Art educators grace their works with touches of whimsy

Art

Art Column

December 12, 2007|By Glenn McNatt | Glenn McNatt,Sun Art Critic

A meticulously rendered pencil drawing of a 25-foot-tall Baltimore street lamp blown up lifesize and pinned to the gallery wall. A charcoal image of a batting cage whose chain link fencing resembles a sticky spider's web. A graphite drawing of an empty tin pail and a fluid splash of startling blue that flies through the air.

These are among the magical images of Artworkers, a terrific exhibition at Villa Julie College that presents four dedicated artist-professionals - Gary Kachadourian, Peter Dubeau, Jan Razauskas and Gerald Ross - whose indispensable contributions in their day jobs have helped invigorate Baltimore's art scene.

Come every July, you're likely to see Kachadourian, with cell phone in one hand and bubble-level in the other, along the median strip of Mount Royal Avenue supervising the installation of Artscape, the city's annual outdoor festival of the arts.

It's one of the more visible roles Kachadourian plays as visual arts coordinator for the Baltimore Office of Promotion & the Arts, a job he's held for more than 20 years and that combines the duties of impresario, exhibitor, mentor and friend to artists across the region.

But when he goes home, Kachadourian still finds time to make his own art, inspired by the mundane visual facts of the city he loves and by a quirky sense of humor that endows even its battered streetlights and weed-infested yards with heroic charm.

You can see it in Kachadourian's monumental installation A Field of Dandelions, a panoramic view of a grassy patch of North Baltimore flora whose intricate, twining motifs recall the minutely observed realism of Renaissance tapestries.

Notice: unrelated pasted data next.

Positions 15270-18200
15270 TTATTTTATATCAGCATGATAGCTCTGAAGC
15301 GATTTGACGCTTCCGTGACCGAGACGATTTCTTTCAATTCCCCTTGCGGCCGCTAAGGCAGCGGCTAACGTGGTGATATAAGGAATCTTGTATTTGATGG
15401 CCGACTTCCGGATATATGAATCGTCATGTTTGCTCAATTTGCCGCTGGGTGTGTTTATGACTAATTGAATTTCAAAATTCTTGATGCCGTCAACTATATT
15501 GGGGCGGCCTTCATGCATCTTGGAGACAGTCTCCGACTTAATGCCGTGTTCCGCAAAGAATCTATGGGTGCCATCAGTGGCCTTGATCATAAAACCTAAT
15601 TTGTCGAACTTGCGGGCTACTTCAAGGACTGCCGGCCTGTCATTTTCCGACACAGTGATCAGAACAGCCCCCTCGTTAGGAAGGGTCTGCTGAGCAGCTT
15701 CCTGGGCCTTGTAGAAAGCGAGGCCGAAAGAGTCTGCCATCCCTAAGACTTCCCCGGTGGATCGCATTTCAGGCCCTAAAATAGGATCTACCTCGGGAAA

Kachadourian based the work on a series of pen-and-ink drawings made between 2005-2007 that he photocopied and turned into an artist book with 11-by-17-inch foldout leaves.

Kachadourian's work measures 16-by-8 feet and covers one gallery wall from floor to ceiling.

Similarly, Kachadourian's 8 1/2 -by-11-inch Drawing for Life Size Print of Light Pole served as the basis for the 25-foot-tall photocopy print that greets viewers entering the show. He had to fold the top 10 or so feet to make it fit under the 16-foot ceiling.

Dubeau, a former director of School 33 Art Center who is now associate dean of continuing studies at the Maryland Institute College of Art, and Ross, MICA's longtime exhibitions director, each weigh in with a dozen or so small but expressive abstract drawings and paintings.

Dubeau, whose image of a Little League-style batting cage casts an oddly unsettling aura of arachnid menace, seems to be exploring generalized feelings of anxiety, anticipation and dread in his densely layered paintings.

Ross, by contrast, is explicit about the sources of his unease in works like Iraq Triptych, whose abstract images of a pock-marked wall may be a metaphor for the alienation and isolation stemming from America's unhappy involvement in that nation's civil war.

Razauskas, who currently teaches at Hood College in Frederick, was for many years exhibitions coordinator at School 33, where she brought a sharp and fearless wit to the task of championing the city's most adventurous art and artists.

I thought Primer, her expansive drawing of an empty pail and floating liquid, was one of the show's most delightful images, a piece of imaginative whimsy carried off with great style and impeccable draftsmanship.

Artworkers runs through Feb. 2 in The Gallery at Villa Julie College, 1529 Greenspring Valley Road in Stevenson. Call 410-486-7000 or go to vjc.edu.

glenn.mcnatt@baltsun.com

More shows

These exhibits will be up through the holiday season.

Grace Hartigan at C. Grimaldis Gallery,

523 N. Charles St. Baltimore's beloved abstract-expressionist master brings her signature style to bear on portraits of women from Shakespeare, the Old Masters and pop culture. Through Jan. 5. Call 410-539-1080 or go to cgrimaldisgallery.com.

Soledad Salame at Goya Contemporary,

3000 Chestnut Ave. Salame's works are hauntingly beautiful evocations of water as the universal fluid. Through Jan. 26. Call 410-366-2001 or go to goyacontemporary.com.

The Document at Sub-Basement Artist Studios,

118 N. Howard St. A quartet of breakdancing hip-hop artists paint the canvas with incredibly fast footwork and lots of verve. Through Dec. 29. Call 410-659-6950 or go to subbasementartiststudios.com.

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